• This Agreement, together with all exhibits and schedules hereto, and all documents referred to herein, constitutes the entire agreement between the parties with respect to the subject matter hereof, supersedes all other and prior agreements on the same subject, whether written or oral, and contains all of the covenants and agreements between the parties with respect to the subject matter hereof. Each party to this Agreement acknowledges that no representations, inducements, promises, or agreements, orally or otherwise, have been made by the other party(ies), or by anyone acting on behalf of any party, that are not embodied herein, and that no other agreement, statement, or promise not contained in this Agreement shall be valid or binding. (ARMSA § 13.2).

See Dkt. No. 100-12. The ARMSA also provided that NHCI could pay Starbrands a bonus in addition to the management fee.[16]

         On December 1, 2010 (effective May 1, 2010), NHCI and Starbrands Norcal MSO entered into a modification to the ARMSA, which reduced the management fee to $20,000 per month.[17] See Dkt. No. 100-14 (“ARMSA Modification”). Salah also signed the ARMSA Modification.[18] Starbrands received $265,000 in management fees and approximately $95,710 in bonuses between December 2010 and October 2012.[19]

         C. Starbrands And MW: The Merchant Account

         On or about January 11, 2010, MW received a Merchant Processing Application and Agreement on behalf of “NorCal Health Care Services.”[20] See Dkt. No. 100-16 (“Merchant Application”). The Merchant Application lists Salah as the contact name and owner, and his name also appears on the signature block.[21] In addition, the application contains the contact email address “,” which belongs to Christina Preda, Salah’s “number two” employee.[22] Finally, the Merchant Application lists Starbrands’ unique tax identification number ending in 2092 and designates a Chase Bank account ending in 0987 (“Chase Account”) as the settlement bank account.[23]

         Preda prepared and signed the Merchant Application on behalf of Salah, who testified that he did not review, prepare, or sign it.[24] Salah also testified that it was within Preda’s purview to set up the account and that he instructed Preda to “take care of all th[e] business” associated with the account.[25]

         The Merchant Application incorporates a Merchant Services Program Guide.[26] See Dkt. No. 100-17 (“Program Guide”). The Program Guide contains an indemnification clause wherein MW agreed to indemnify Starbrands for certain losses. Specifically, the indemnification clause states:

We agree to indemnify and hold you harmless from and against all losses, liabilities, damages and expenses resulting from any breach of any warranty, covenant or agreement or any misrepresentation by us under this Agreement or arising out of our or our employees’ gross negligence or willful misconduct in connection with this Agreement. (Program Guide § 26.2).

Dkt. No. 100-17 at 19.[27] The Program Guide also provides, in relevant part:

If you believe any adjustments should be made with respect to your Settlement Account, you must notify us in writing within 45 days after any debit or credit is or should have been effected. If you notify us after such time period, we may, in our discretion, assist you, at your expense, in investigating whether any adjustments are appropriate and whether any amounts are due to or from other parties, but we shall not have any obligation to investigate or effect any such adjustments. Any voluntary efforts by us to assist you in investigating such matters shall not create any obligation to continue such investigation or any future investigation. (Program Guide § 18.10).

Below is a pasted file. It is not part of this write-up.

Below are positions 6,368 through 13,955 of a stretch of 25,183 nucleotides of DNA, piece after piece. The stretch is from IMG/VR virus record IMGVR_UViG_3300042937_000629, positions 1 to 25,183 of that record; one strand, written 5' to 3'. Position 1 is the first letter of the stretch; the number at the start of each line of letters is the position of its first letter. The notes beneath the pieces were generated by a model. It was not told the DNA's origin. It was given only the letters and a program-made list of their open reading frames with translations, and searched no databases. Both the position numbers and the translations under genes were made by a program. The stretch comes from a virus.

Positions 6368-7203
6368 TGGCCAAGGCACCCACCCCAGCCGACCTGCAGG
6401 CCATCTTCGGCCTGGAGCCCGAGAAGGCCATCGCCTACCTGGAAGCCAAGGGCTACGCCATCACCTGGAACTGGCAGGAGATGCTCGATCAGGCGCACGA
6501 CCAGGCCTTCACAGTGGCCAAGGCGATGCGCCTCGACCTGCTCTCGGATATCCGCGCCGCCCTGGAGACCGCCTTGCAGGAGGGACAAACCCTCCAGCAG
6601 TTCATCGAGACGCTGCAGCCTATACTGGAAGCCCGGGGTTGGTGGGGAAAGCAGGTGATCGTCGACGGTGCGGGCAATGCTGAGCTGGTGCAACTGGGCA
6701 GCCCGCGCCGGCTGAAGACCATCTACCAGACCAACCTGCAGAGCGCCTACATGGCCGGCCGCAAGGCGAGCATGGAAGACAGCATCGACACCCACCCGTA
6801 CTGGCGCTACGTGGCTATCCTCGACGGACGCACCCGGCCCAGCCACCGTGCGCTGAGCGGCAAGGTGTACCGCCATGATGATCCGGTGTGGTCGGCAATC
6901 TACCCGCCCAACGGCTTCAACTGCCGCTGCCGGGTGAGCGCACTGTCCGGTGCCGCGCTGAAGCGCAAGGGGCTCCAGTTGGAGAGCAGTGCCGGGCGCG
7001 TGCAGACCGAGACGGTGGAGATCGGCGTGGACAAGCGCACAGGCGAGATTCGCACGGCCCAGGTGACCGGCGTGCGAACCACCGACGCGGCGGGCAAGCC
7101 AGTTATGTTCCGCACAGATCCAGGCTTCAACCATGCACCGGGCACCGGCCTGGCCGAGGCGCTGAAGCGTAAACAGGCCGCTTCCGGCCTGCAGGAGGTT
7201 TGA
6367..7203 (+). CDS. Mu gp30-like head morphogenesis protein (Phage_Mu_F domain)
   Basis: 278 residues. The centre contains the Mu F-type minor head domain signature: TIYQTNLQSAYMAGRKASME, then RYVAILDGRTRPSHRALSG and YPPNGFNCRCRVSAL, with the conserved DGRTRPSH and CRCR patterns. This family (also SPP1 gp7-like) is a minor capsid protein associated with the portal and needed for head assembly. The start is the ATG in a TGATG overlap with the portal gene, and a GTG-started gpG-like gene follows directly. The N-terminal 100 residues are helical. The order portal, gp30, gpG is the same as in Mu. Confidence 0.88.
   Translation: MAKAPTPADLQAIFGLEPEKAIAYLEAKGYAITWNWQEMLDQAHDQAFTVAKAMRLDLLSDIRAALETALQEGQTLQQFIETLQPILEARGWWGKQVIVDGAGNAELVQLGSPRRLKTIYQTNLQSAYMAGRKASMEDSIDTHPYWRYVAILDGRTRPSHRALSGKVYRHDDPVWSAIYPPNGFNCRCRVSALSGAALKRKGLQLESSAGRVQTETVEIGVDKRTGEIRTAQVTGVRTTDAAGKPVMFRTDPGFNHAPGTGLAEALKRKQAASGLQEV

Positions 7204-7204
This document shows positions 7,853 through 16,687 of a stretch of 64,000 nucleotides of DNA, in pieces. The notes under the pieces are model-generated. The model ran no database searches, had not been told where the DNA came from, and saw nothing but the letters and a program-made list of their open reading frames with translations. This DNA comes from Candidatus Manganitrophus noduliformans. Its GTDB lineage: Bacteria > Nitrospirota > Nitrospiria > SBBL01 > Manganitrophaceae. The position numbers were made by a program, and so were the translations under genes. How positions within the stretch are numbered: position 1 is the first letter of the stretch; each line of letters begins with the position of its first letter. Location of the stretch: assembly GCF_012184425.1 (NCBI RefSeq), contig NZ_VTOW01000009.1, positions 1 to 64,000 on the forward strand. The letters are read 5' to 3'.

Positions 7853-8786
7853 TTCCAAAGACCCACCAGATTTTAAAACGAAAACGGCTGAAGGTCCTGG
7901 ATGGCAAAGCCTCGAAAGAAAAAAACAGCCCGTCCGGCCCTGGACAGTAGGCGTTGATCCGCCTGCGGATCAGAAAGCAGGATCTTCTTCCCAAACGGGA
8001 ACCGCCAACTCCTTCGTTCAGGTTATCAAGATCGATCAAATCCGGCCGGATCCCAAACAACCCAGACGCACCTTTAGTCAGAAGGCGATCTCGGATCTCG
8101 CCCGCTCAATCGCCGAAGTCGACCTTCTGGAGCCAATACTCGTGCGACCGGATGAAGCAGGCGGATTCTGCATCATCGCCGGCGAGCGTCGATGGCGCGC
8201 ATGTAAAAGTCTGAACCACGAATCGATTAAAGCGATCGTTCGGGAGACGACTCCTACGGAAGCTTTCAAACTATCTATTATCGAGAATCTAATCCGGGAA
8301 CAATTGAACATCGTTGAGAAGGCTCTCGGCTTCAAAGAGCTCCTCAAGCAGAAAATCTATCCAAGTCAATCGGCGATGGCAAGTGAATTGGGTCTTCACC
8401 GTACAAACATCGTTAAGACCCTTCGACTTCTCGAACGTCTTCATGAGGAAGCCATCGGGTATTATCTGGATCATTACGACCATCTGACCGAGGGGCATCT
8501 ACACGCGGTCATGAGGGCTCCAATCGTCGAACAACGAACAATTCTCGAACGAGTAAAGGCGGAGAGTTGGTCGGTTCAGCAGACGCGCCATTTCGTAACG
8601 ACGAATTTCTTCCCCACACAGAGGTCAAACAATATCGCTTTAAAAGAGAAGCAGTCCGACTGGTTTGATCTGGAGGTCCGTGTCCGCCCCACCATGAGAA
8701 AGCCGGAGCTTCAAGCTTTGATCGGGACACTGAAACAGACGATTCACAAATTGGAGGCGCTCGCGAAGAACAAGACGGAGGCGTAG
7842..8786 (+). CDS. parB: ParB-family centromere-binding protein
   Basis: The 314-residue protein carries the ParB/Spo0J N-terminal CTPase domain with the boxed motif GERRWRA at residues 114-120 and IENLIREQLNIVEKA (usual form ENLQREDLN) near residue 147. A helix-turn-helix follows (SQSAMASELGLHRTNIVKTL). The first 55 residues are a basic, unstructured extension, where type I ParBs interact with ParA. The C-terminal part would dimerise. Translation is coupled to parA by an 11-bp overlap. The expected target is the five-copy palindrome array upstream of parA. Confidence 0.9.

Dkt. No. 100-17 at 16.

         After receiving the Merchant Application, MW opened a merchant account and assigned it an ID number of 535353120140686 (“Merchant Account”).[28]

         D. Merchant Account Change Requests

         1. The March 15, 2010 Change Request

         On February 18, 2010, Shaffer, Preda, and Salah exchanged emails in which Shaffer stated that “[a]ll income is supposed to go into the Dr. Denney Account and then be transferred into the Norcal Healthcare account on a regular basis. . . . we need to start the process of moving all the credit card terminals over to the Dr. Denney account as well.”[29] In or around March 13, 2010, Dr. Denney set up the Bank of the West Account.[30] Upon doing so, Dr. Denney emailed Salah on March 13, 2010 and informed him about the account, which had been opened under NHCI, and of his intention to “transfer the funds from Chase and close the account when appropriate.”[31] See Dkt. No. 100-20 at 4.

         On or about March 15, 2010, Preda submitted a FACS FDMS ABA/DDA Change Request to MW.[32] See Dkt. No. 100-19 (“March 15 Change Request”). The March 15 Change Request was signed by Preda, who is identified as “Chief of Staff” of Norcal Healthcare Services, and designates a Bank of the West account ending in 6826 (“Bank of the West Account”) as the settlement bank account.[33] The March 15 Change Request includes a voided check for the Bank of the West Account and identifies NHCI as the account holder at the bank.[34]MW processed the March 15 Change Request and confirmed that the bank change was set on March 18, 2010.[35]

         2. The June 3, 2010 Change Request

         On or around June 3, 2010, MW received a second change request signed by Dr. Caplan and listing NHCI as the merchant name.[36] See Dkt. No. 100-22 (“June 3 Change Request”). The June 3 Change Request designated the settlement bank account as a Morgan Stanley account ending in 0979 (“Morgan Stanley Account”) that belonged to NHCI.[37] An attached letter listed Shaffer, Salah’s financial manager, as the client contact.[38] MW asserts that the June 3 Change Request was never effectuated.[39]